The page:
Monday, April 20, 2009

Hawks 90 Heat 64



Team Poss Off Eff eFG% FT Rate OR% TO%
MIA 88
39.4 11.3
12.2 21.6
ATL 90
1.00 48.7

(NOTE: Those are not estimated possessions. Miami's short two possessions as I don't count either Daequan Cook's heave at the end of the first quarter or the Heat dribbling out the final 6.4 seconds as offensive possessions for them.)

Following two meaningless games to end the regular season and three poor defensive efforts prior to that, last night's defensive performance provided a welcome relief to Hawks fans who'd spent the past week entertaining reasonable worries about this series. Being said, it's one game. The series isn't over especially not for a team with a 31/16 home/road victory split during the regular season. However, those same reasonable Hawks fans must feel more confident this morning than they did yesterday.

Miami is not going to be that bad in that many offensive areas game in, game out for the duration of this series. But how are they going to get enough better* to close the gap? Dwyane Wade will almost certainly have better games but the Hawks forced him to take 6 of his 21 field goal attempts from beyond the three-point line and limited him to four free throw attempts (FT Rate: 9.5) and forced him into committing eight turnovers. Furthermore, the Hawks can likely continue to give Wade the degree of attention he drew last night as it's difficult to imagine a scenario wherein both Josh Smith and Al Horford will have a primary defensive responsibility more worthy of their attention than Wade. The inability of Jermaine O'Neal** and Udonis Haslem to make help defense a risk/reward proposition for Smith and Horford suffocated the greatest part of Miami's offense. That O'Neal and Haslem were also such non-factors on the offensive glass*** has to be doubly frustrating for the Heat. That neither O'Neal nor Haslem can keep up with Smith and Horford on the transition from offense to defense engenders sympathy for Erik Spoelstra. It's not like there's an obvious fix to the cascading problems described in this paragraph.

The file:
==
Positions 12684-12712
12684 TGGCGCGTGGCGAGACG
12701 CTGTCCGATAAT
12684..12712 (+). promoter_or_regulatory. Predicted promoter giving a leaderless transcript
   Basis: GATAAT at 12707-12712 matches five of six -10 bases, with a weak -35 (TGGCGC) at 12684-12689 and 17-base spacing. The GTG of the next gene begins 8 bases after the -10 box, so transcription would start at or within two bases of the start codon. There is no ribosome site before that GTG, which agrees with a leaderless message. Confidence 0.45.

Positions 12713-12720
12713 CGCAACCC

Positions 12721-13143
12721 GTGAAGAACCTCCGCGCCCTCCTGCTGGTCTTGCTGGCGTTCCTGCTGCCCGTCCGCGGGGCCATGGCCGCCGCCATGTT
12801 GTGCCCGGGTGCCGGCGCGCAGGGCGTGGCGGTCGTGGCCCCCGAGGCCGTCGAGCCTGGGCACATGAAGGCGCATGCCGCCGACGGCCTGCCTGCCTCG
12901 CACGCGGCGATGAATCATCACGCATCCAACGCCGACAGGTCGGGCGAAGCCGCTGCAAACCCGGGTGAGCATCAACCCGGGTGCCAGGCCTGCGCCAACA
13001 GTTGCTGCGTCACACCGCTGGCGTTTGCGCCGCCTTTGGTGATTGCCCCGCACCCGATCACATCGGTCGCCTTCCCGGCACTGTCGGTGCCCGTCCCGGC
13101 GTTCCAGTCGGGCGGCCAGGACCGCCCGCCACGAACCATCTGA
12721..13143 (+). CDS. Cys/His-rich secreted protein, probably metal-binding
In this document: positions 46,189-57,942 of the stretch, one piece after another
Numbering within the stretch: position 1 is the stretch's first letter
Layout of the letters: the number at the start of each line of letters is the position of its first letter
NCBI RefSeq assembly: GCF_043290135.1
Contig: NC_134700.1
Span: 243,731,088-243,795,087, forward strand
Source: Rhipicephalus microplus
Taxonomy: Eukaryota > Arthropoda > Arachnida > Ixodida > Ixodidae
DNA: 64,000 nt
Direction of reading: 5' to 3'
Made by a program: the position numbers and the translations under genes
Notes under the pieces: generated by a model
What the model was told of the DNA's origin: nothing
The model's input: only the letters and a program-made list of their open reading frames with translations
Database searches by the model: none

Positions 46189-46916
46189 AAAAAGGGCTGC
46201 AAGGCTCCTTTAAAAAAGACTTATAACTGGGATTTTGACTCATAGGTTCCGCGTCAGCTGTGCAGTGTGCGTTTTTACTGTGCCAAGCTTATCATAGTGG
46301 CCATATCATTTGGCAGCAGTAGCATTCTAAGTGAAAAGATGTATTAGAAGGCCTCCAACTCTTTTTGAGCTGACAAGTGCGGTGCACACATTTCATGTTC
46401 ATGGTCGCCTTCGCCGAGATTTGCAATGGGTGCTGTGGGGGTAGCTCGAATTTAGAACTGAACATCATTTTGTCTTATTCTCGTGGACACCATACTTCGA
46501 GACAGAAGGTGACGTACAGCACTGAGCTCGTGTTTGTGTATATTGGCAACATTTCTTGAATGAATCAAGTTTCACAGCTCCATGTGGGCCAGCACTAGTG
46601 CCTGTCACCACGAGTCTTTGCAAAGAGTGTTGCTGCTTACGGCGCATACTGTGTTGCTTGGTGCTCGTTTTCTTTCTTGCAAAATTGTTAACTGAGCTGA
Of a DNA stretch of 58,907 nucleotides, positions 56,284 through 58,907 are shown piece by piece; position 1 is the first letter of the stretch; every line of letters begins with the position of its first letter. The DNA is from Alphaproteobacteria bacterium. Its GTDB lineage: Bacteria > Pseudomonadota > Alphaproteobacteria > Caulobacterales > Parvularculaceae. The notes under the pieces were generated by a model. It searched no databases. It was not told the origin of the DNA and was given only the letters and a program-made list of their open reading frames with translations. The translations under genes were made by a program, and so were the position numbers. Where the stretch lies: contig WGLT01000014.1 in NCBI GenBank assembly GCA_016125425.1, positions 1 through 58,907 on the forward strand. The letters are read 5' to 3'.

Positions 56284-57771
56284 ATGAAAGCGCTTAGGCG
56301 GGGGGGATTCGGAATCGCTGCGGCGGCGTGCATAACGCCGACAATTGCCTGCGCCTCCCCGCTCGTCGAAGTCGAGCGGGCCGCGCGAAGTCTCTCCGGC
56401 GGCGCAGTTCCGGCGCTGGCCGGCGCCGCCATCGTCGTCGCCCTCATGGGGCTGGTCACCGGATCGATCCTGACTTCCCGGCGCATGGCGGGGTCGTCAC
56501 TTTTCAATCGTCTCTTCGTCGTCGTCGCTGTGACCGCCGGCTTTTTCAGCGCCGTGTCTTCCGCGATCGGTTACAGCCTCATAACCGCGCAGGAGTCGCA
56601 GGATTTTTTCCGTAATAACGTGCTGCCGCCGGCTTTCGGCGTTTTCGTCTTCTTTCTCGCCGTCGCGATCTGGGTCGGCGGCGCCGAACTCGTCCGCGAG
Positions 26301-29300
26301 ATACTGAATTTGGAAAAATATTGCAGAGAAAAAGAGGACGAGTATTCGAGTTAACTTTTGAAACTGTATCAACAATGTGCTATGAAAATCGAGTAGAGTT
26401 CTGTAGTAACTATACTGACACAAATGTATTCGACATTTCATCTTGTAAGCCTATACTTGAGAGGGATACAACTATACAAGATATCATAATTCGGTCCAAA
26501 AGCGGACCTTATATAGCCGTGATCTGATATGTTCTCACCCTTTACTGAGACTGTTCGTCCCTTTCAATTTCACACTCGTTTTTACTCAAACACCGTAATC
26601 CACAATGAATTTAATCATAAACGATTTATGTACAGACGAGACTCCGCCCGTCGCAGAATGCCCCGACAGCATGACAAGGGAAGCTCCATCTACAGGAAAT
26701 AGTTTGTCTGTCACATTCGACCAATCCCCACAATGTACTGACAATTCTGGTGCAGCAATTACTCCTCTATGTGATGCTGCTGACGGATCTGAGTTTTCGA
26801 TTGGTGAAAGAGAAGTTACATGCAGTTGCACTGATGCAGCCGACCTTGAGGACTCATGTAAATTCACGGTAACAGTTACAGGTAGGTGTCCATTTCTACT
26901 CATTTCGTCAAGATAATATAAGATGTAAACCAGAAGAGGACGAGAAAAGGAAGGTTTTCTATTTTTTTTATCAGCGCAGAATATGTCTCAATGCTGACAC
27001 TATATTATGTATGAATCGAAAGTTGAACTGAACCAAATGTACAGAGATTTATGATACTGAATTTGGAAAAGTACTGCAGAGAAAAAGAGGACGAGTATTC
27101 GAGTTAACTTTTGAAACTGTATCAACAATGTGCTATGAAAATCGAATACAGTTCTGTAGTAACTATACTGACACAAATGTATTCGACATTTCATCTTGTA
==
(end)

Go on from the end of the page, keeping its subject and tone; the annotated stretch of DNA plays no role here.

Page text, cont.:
*Keeping in mind that the final stats are deflated by the 21-point fourth quarter. The efficiency margin was slightly narrower through three quarters (ATL: 1.07, MIA: 0.83) though less encouraging for Miami as it showed both a near-average offensive competence by the Hawks and excellent defense.

**Whose first stint lasted just 5:01 and didn't reappear until he could match up against Zaza Pachulia rather than Horford.

***Two of Miami's five offensive rebounds were courtesy of Mario Chalmers for crying out loud. Given the Hawks 82-game defensive rebounding rate, and average opponent would have been expected to grab 12 offensive rebounds given that many opportunities.

I don't think Miami will shoot that badly again* but because at least one of Smith or Horford can guard the rim with impunity on almost every possession** the open perimeter jump shots Miami took were shots Atlanta wanted them to take. There is no doubt in my mind that the Hawks will be content to let Miami take 32.3% of their field goal attempts from beyond the arc regardless of how many turnovers the Hawks force or how well they refrain from fouling.

*Beasley, in particular, could occupy Josh Smith better in future games assuming he got most of the quick 18-20' jump shots out of his system during his wretched first half performance. On the other hand, CoCo thinks Josh "could make this an absolutely humiliating series for young Michael Beasley." I'd be fine with that, myself.

**They also made life miserable for Mario Chalmers when he beat Mike Bibby off the dribble.